O'Rourke still backs gun confiscation, but says Texans won't go for it

O'Rourke still backs gun confiscation, but says Texans won't go for it
AP Photo/John Minchillo

Well, he’s not wrong about that, anyway. More importantly for Robert Francis “Beto” O’Rourke; Texans aren’t likely to install the guy who wants to take away tens of millions of legally-owned firearms in the governor’s mansion come November. The Democrat has yet to lead a head-to-head poll against incumbent Gov. Greg Abbott, and while surveys have shown that a majority of Texans may be in favor of raising the age to purchase a modern sporting rifle from 18 to 21, those voters aren’t scrambling to support O’Rourke’s campaign. The RCP polling average of the Texas governor’s race has Abbott up by 7.5 points, with a recent Dallas Morning News poll of likely voters showing the Republican leading O’Rourke by 11 points.


What’s a gun ban fan like Beto supposed to do here? Over the weekend the Democrat did his best to pretend that his desire for gun confiscation shouldn’t stand in the way of support from moderates and independent voters.

In an interview Saturday as part of wide-ranging political symposium hosted by the Texas Tribune, O’Rourke told a packed house inside a downtown Austin theater that he still believes no one younger than 21 should be allowed to purchase such rifles as AR-15, modeled after the U.S. military’s M-16, or an AK-47, the battlefield weapon of the old Soviet Union.

But an outright prohibition of private ownership is unlikely ever to gain widespread acceptance in Texas, O’Rourke said.

“The important thing’s to get something done and not to allow the perfect to become the enemy of the good,” O’Rourke told interviewer Lawrence Wright, a staff writer for the New Yorker. “There are many things that we’ll argue, but on this issue of prioritizing the lives of our children, I have sought out and found that common ground Republicans, non-gun owners, Democrats, gun owners alike can agree on raising the age of purchase on a red flag law so we can intervene before it’s too late.”


So O’Rourke believes that banning and confiscating the most commonly-sold rifle in the country today is the “perfect” answer to combatting active shooters, while raising the age to purchase one from 18 to 21 is merely a “good” one.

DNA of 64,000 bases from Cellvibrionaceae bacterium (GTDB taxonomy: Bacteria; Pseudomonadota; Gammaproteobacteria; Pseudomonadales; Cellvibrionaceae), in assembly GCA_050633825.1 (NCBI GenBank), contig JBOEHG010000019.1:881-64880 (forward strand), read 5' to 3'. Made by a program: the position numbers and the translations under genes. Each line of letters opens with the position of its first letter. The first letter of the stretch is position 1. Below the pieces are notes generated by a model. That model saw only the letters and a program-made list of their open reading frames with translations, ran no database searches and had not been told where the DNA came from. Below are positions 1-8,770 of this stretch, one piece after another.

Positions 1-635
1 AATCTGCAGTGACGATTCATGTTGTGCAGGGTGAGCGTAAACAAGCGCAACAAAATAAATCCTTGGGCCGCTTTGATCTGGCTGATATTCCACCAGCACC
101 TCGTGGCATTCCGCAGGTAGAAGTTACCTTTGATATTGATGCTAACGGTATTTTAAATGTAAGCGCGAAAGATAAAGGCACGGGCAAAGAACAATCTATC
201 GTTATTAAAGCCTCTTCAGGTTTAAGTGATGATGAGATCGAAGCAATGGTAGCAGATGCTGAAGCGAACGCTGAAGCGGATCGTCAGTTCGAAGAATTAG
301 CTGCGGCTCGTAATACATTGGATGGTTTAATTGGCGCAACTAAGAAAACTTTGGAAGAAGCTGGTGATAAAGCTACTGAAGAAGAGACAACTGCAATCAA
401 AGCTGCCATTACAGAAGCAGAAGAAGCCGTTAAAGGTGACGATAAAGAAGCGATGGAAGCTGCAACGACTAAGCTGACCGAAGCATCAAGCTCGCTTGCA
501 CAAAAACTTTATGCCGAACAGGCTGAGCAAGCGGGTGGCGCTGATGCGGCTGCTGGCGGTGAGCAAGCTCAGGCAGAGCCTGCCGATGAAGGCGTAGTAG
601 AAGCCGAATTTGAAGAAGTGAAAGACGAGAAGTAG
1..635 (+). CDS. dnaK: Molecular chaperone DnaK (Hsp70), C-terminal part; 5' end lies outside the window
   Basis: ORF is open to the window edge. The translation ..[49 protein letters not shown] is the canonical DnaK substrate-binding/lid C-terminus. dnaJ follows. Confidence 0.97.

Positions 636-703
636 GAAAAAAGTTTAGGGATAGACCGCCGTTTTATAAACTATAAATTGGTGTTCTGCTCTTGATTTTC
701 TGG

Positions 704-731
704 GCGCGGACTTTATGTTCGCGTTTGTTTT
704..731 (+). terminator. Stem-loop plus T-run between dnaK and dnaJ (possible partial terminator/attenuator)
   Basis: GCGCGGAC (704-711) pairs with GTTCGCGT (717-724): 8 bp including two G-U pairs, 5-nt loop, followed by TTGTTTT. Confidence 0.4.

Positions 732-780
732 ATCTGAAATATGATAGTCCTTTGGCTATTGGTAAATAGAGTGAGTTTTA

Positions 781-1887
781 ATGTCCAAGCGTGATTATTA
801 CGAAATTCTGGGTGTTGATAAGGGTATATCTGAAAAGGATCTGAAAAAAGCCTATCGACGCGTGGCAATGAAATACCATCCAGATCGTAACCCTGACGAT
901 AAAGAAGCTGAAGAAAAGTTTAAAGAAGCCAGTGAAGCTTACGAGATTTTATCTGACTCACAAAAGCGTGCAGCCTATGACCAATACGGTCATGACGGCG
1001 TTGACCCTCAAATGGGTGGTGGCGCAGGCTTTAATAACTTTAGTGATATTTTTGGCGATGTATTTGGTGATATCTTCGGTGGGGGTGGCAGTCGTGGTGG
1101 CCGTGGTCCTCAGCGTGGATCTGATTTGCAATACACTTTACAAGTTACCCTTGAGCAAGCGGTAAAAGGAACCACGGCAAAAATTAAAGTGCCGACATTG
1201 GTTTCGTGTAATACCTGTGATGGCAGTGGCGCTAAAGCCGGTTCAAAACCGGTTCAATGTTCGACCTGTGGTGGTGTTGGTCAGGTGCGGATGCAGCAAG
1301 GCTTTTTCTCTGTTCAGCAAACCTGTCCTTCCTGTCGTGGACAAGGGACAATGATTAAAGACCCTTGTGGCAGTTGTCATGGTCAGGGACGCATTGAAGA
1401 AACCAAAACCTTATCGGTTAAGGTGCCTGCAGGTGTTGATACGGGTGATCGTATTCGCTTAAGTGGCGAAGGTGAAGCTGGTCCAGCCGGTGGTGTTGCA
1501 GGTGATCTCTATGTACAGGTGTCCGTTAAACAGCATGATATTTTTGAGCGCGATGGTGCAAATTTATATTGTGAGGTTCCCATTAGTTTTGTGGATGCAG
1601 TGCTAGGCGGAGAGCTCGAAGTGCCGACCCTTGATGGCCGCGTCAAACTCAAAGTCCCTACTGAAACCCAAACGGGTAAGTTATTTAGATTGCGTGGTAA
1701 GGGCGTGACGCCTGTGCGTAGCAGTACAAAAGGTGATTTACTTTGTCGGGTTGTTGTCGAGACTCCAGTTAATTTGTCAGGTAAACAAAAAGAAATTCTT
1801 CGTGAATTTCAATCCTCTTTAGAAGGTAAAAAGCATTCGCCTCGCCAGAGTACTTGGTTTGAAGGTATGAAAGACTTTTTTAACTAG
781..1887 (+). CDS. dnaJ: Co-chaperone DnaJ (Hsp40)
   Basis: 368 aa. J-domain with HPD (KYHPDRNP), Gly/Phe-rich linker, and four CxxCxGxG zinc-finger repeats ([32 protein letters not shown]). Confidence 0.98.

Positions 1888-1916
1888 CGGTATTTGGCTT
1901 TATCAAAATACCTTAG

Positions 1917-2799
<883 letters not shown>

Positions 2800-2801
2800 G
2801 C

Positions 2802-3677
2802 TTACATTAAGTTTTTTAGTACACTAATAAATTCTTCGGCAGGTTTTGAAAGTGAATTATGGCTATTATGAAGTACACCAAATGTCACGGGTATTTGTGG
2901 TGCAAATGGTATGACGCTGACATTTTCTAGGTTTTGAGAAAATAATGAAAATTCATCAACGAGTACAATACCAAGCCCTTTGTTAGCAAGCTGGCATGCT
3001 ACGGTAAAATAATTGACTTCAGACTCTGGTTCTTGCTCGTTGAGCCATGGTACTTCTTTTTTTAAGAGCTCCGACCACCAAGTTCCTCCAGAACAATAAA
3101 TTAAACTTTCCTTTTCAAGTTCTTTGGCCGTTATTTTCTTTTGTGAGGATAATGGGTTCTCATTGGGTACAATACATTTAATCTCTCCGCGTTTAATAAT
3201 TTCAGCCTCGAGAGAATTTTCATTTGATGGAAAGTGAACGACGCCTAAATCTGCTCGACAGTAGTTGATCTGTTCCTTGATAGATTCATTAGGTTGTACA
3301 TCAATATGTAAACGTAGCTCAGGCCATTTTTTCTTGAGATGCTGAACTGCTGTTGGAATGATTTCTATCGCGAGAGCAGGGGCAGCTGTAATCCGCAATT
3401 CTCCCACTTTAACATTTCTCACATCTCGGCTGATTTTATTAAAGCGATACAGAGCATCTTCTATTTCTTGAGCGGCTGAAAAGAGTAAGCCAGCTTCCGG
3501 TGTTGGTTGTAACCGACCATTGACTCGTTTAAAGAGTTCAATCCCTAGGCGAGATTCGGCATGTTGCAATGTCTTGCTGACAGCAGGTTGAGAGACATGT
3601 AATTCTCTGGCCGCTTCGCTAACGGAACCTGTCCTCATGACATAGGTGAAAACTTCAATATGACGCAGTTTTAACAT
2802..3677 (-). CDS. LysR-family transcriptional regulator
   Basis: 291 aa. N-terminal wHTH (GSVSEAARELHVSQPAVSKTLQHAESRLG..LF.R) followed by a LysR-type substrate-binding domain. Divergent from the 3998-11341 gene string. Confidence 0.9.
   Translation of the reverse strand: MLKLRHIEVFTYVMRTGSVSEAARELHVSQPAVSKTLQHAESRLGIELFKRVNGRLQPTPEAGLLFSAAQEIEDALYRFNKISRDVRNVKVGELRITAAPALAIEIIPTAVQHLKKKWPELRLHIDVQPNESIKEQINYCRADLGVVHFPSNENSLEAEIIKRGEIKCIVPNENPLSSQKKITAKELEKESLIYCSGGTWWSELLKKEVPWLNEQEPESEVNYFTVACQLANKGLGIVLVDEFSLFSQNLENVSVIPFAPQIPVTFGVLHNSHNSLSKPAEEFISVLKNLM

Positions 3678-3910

I’m also a little confused about why O’Rourke talked about “raising the age of purchase on a red flag law”, given that those are two completely different things. “Red flag” laws typically don’t come with age restrictions attached, and can be applied against a person of any age in the states where they’ve been adopted. Was this a case of O’Rourke not knowing what the heck he’s talking about, or just a mumblemouthed response from an anti-gun politician who got his talking points confused? Hard to tell, honestly.

O’Rourke often boasts that he’s been among few Democrats since the Republicans cemented their lock of Texas politics a generation ago to aggressively court votes in conservative rural and exurban pockets of the state where many believe gun ownership is a sacred right.

But, he said that while government confiscation alienates millions of Texans, agreement is possible on such topics as requiring training for purchasers and limiting the ability of people who make violent threats or have been judged to be mentally unstable to legally buy weapons.

“In a universal background check that just simply says if you’re going to buy a gun in Texas, we’re cool with that,” O’Rourke said. “We just want to make sure you’re not going to be a danger to yourself or to anyone else. These three steps will save lives, allow us to defend the Second Amendment while doing a better job of protecting the lives of the people in our communities.”


And that right there is why O’Rourke is so unbelievable when it comes to talking about gun issues. In the very same interview the anti-gun politician goes from describing gun confiscation as his “perfect” and preferred policy in combatting active shooters to claiming that he’ll “defend the Second Amendment”. by imposing new gun control laws on Texans. O’Rourke’s fellow gun control activists may not be bothered by the cognitive dissonance, but it’s clearly turning off a number of the independents and Republicans that he needs if he’s going to win in November, and for good reason. No one’s voting for Robert Francis “Beto” O’Rourke to protect their right to keep and bear arms, and O’Rourke’s gun-centric policy prescriptions would be completely ineffective at protecting our kids as well. It’s not a matter of perfect being the enemy of good; it’s about putting the focus on the potential perpetrators of these crimes instead of targeting law-abiding Texas gun owners with laws that criminals will simply ignore.

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